Well, the system has broken down. I spent New Year’s Eve in Rockaway, ingesting pulled pork, Mud Slides, prosecco, beer, Bellinis, and other drugs (one of my neighbors has invented an astonishingly effective pipe, a kind of snorkel-bellows hybrid, made from hospital parts, including a big blue rubber bulb that looks like a magic lamp), and camped overnight in my frozen bungalow, then took the train home in the morning, leaving the car in my neighbors’ care. Parking is much more intimate in Rockaway than it is in Manhattan. I knew whose house I was parking in front of and whose car I was parking behind (the Catwoman’s black Mustang convertible). I informed T. & T. that the spot was good until Tuesday, January 5th.
Then came Epiphany, and I celebrated Russian Christmas with my friend G., watching two Hollywood extravaganzas about Russia, one with Marlene Dietrich as Catherine the Great and one with three Barrymores—Ethel, John, and Lionel—about Rasputin (whose beard apparently inspired the Marx Brothers shtick about the three Russian aviators in “Night at the Opera”). G. served borscht and complained the whole time about anachronisms in Hollywood’s version of Russia (though even she fell under the influence of Rasputin’s glittering eyes). Also that day I bought a ticket to see the Shostakovich opera based on Gogol’s “The Nose,” at the Met in March. I don’t know what set off this Russian kick—it was either travelling with Dostoevsky or seeing Alan Miller’s documentary (“You Cannot Start Without Me”) about the conductor Valery Gergiev.
The next day, I heard from my neighbors in Rockaway: the Éclair got a ticket. On Tuesday, the man whose house I was parked in front of, the Napoleon of 101st Street, recognized my car, saw that it hadn’t been moved for the street sweepers, and called first the Catwoman and then Mr. T., who rushed to the scene but did not get there in time. “It’s not much,” Mrs. T. wrote, but they felt bad and insisted on paying the ticket.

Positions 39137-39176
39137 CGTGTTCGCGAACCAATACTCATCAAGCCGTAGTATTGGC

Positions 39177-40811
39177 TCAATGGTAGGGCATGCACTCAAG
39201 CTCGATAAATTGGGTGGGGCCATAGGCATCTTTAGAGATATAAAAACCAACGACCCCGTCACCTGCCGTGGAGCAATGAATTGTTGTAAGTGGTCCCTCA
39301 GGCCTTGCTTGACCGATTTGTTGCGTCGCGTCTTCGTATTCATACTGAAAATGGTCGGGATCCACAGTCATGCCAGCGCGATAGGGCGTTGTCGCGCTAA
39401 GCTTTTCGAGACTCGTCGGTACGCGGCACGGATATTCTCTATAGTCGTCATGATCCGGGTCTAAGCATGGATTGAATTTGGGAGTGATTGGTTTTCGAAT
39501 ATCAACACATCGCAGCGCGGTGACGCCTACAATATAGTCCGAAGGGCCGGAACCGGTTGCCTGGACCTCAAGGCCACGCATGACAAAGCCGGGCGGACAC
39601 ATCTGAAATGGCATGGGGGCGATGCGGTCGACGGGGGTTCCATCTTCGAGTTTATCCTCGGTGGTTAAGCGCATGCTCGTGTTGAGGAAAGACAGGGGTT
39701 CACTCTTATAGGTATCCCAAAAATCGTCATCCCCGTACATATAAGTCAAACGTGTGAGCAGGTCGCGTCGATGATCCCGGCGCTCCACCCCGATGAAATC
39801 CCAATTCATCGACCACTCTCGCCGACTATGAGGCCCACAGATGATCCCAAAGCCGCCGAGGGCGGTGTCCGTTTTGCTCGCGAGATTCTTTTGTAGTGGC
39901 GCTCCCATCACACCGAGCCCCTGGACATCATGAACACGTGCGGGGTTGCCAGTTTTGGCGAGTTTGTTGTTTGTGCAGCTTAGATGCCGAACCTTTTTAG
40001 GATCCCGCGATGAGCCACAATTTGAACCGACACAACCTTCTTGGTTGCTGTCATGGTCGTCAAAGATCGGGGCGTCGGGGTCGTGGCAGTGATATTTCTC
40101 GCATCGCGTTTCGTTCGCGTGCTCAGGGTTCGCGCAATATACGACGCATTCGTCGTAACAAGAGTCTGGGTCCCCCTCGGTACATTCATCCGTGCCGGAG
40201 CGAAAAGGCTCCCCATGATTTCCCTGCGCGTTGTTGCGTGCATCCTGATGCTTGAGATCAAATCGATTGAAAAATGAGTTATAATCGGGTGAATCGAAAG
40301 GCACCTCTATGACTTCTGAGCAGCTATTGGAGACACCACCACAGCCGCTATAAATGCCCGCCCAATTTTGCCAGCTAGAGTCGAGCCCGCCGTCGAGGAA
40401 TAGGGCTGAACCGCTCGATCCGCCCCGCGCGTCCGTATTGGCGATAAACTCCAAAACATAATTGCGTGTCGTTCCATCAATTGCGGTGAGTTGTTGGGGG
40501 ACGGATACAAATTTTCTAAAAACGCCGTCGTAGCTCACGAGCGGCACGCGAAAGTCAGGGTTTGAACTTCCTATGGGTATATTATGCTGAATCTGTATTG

I blame myself. It had occurred to me to remind T. & T. that the car needed to be moved on Tuesday morning, but I thought that Mr. T. might actually be using the car, or that he would at least see it. When I parked on New Year’s Eve, I could have gone around the block and seen if there was a space on the street with no signs, where it would be good all winter, but I was lazy. Anyway, I consider the occasional ticket the price one pays for parking on the street. And I certainly don't expect my long-distance valets to foot the bill.
Meanwhile, we were amused by the drama of it all. The Éclair continues to have adventures, even without me in it. I was in a good mood anyway, because someone had sent me this link (thank you, Silvia) to a story about "Lady Parking": a garage at a shopping mall in China with extra-wide slots for women who have "a different sense of distance."